Retailers' and manufacturers' price-promotion decisions: Intuitive or evidence-based?

Published on Jul 1, 2017in Journal of Business Research
· DOI :10.1016/J.JBUSRES.2016.05.020
Svetlana Bogomolova14
Estimated H-index: 14
(UniSA: University of South Australia),
Marietta Szabo1
Estimated H-index: 1
Rachel Kennedy12
Estimated H-index: 12
(UniSA: University of South Australia)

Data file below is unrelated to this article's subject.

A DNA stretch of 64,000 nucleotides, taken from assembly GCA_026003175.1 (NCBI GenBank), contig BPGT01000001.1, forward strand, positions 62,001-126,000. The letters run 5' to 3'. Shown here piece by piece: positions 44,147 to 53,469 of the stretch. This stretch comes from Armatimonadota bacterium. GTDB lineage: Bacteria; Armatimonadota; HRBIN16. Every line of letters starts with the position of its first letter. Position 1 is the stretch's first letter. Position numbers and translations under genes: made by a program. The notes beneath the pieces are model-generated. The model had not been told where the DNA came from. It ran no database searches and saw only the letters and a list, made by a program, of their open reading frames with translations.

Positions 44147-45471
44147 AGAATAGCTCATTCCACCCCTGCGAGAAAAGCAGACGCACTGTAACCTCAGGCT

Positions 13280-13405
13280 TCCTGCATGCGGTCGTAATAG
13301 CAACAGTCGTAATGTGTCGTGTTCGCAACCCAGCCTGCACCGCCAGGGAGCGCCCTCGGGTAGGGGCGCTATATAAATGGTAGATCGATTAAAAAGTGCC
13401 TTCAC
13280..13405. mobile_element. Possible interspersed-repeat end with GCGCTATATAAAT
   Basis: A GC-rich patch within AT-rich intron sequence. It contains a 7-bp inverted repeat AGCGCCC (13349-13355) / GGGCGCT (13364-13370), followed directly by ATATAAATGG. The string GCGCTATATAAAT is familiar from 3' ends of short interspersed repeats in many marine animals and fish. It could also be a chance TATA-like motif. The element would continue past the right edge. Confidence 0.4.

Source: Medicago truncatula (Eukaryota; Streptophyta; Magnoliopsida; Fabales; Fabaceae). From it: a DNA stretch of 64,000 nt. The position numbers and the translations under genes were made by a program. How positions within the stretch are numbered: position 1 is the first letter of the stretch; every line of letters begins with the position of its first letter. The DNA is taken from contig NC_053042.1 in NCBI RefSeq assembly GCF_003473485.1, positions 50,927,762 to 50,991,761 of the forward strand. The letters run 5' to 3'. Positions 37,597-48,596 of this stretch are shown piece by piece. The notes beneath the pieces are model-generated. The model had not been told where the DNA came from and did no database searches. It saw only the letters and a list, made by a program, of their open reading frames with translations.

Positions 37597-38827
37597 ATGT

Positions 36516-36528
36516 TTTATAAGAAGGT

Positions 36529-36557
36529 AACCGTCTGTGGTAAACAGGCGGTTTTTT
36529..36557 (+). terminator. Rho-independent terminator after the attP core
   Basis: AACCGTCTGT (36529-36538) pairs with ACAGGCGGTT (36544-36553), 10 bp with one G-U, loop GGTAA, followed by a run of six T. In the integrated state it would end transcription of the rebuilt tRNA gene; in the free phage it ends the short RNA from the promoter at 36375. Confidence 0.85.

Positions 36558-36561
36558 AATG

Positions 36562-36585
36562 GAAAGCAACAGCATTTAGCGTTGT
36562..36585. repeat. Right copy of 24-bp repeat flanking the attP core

Consumer price promotions account for more than half of many manufacturers' marketing budgets, and require a significant time investment to manage. Amidst the considerable research on price promotions, little academic attention has been paid to how manufacturers and retailers make price-promotion decisions. Based on in-depth interviews with a broad range of managers, this study investigates factors that influence price-promotion decisions in durable and consumer goods industries. Findings suggest that (1) intuition and untested assumptions are the main inputs into these decisions; (2) practitioners lack solid empirical evidence to guide their actions, and their beliefs are often in stark contrast with academic knowledge about the effectiveness of price promotions; and (3) price promotions are typically not evaluated against the objectives according to which they were justified, impeding appropriate feedback for future decisions. Research priorities are outlined to advance evidence-based decision-making in this area.
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